Govt may revisit review of cement standards


• SON, EU partner to boost non-oil exporters’ capacity

Following the recent rise in building collapse around the country, there are new indications that the Federal Government may revisit the review of cement standards to address restrictions placed on the use of certain classes of the commodity.

Indeed, The Guardian learnt that stakeholders are awaiting the composition of the board of the governing council of the Standards Organisation of Nigeria (SON) by the Federal Government to drive the review agenda.

The Federal Ministry of Industry, Trade and Investment had in 2014 unveiled the Commodity Composition and Conformity Criteria for Common Cements and Specification of Mandatory Industrial Standard NIS 444-1, prescribing requirements for packaging and labeling cement bags, as well as the use of certain classes of cement grades.

Specifically, the decision by the Federal Government had led to the institution of different suits against the SON by three cement manufacturing companies, Lafarge Cement WAPCO, Ashaka Cement and Unicem on the planned implementation of the new Mandatory Industrial Standard Order for cement manufacturing, distribution and usage in the country.

Through the suits, the cement manufacturers are seeking the court to establish whether or not the respondents (SON) complied with the mandatory provisions of the law for establishing new industrial standard in the introduction of the Commodity Composition and Conformity Criteria for Common Cements and Specification of Mandatory Industrial Standard NIS 444-1 2014.

Meanwhile, the SON, in collaboration with European Union (EU), has concluded plans to organise a final national training on standards on code of practice for some agriculture produces.
The workshop scheduled for Abuja this month, according to a statement jointly signed by Mrs. Chinyere Egwuonwu, Acting Director of SON and Mrs. Irina Kireeva of EU, will focus on exports of key agriculture commodities including cocoa, beans, shea butter, and melon.

The project is coming on the heels of EU ban of Nigeria’s beans in the international market, and seeks to equip participants with the technicalities of the export market, with regards to the issues on development of standards and the engagement of the private sector.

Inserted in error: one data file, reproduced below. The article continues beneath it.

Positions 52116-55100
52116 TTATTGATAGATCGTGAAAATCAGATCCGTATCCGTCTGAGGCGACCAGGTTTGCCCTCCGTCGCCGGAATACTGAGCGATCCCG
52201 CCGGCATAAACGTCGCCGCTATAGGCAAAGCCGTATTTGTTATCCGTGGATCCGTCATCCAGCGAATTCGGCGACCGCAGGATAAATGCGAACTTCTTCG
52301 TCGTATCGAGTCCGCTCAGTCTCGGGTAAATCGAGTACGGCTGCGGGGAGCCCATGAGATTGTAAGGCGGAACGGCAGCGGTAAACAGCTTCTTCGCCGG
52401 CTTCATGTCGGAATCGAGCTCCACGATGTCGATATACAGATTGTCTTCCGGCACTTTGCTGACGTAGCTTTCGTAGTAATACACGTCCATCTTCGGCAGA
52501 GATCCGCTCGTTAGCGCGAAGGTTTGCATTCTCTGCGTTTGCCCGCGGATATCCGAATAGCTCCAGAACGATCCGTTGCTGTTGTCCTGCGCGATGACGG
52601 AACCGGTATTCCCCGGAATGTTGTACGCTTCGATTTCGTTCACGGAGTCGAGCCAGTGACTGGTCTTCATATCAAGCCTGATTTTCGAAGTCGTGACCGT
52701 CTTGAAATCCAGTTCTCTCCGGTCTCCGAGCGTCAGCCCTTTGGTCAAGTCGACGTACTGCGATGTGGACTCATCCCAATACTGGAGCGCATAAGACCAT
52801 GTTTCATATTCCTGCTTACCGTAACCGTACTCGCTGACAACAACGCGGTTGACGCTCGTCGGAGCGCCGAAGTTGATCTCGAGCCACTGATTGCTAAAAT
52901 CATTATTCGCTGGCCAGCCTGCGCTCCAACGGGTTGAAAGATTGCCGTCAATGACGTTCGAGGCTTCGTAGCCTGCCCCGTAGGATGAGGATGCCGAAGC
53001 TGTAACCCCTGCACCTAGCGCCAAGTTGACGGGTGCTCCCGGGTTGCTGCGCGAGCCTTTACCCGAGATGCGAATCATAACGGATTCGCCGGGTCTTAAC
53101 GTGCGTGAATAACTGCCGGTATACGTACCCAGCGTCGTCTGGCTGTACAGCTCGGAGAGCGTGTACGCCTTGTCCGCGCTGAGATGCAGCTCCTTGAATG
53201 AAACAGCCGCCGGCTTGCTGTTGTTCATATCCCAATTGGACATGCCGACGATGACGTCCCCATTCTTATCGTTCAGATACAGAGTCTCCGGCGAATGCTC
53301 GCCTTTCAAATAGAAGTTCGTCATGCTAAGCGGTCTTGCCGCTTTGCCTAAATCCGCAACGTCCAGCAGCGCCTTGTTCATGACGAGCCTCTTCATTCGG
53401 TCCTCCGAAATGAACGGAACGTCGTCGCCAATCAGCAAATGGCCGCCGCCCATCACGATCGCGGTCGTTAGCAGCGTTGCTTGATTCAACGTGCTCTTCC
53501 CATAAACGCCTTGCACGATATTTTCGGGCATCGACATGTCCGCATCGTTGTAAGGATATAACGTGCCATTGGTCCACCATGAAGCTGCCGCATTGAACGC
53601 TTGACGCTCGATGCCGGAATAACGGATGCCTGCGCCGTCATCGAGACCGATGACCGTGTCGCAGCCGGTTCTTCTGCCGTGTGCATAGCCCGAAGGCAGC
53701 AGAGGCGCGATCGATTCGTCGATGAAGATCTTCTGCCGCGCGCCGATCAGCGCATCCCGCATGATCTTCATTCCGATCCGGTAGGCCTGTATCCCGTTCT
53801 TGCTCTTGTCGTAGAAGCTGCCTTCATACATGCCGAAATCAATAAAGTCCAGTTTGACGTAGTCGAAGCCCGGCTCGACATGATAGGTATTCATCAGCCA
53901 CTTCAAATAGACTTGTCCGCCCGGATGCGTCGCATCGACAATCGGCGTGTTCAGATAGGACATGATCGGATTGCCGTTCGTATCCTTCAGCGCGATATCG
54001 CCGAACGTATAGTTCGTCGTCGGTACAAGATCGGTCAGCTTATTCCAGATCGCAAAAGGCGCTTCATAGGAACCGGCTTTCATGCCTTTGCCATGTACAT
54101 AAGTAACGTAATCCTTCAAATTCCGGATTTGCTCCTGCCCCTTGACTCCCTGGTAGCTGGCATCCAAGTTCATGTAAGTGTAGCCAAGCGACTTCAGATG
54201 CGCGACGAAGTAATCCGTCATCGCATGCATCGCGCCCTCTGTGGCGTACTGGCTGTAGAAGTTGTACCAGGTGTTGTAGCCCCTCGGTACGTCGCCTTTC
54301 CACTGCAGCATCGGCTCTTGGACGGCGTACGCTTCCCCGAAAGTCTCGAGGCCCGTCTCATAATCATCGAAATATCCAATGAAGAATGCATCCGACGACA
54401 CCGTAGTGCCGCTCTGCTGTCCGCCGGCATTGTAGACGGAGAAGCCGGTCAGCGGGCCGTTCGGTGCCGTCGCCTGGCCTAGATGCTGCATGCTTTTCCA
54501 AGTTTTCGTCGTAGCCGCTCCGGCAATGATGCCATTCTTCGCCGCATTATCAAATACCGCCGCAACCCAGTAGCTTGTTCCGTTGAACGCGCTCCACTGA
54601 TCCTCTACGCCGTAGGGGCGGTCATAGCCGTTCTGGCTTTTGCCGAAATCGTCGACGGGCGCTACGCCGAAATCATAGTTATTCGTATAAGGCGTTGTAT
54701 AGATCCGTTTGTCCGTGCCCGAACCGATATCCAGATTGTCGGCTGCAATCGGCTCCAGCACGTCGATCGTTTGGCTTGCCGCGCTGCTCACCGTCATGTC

Themed ‘Standard and Quality- Unleashing the potential of Agricultural products to grow the Non-oil Exports in Nigeria’, the project is being organised under the auspices of African, Caribbean and Pacific (ACP) Countries from the EU’s Technical Barriers to Trade (TBT), with about 100 participants expected at the forum.

“The TBT Programme is financed by the European Union under the 10th European Development Fund, with its main objective being to contribute to improving competitiveness in local, regional and export markets by enhancing the export capacity of economic operators in ACP countries. These it seeks to achieve through: the enhancement of the capacity of regional and continental quality infrastructure institutions; coordination and harmonisation of ACP technical regulations, standards and conformity assessment procedures to facilitate intra-regional trade”, the statement read in part.

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1 Comment
  • Mazi JO

    A very good line to toe! Again check the refined sand which the mixing strength might be saline weakened from areas they were mined. Make sure only licensed civil contractors are approved to build. There are a lot of masons walking around as contractors who cannot even build on a straight line. It is not a happy feeling to watch a building designed to protect, crush innocent people whose only crime was a desire to have a roof over their heads and their families’. Enough of our making things extra difficult for our selves, please. If we cannot have the best standard for our markets, how do we export in the International arena with goodwill?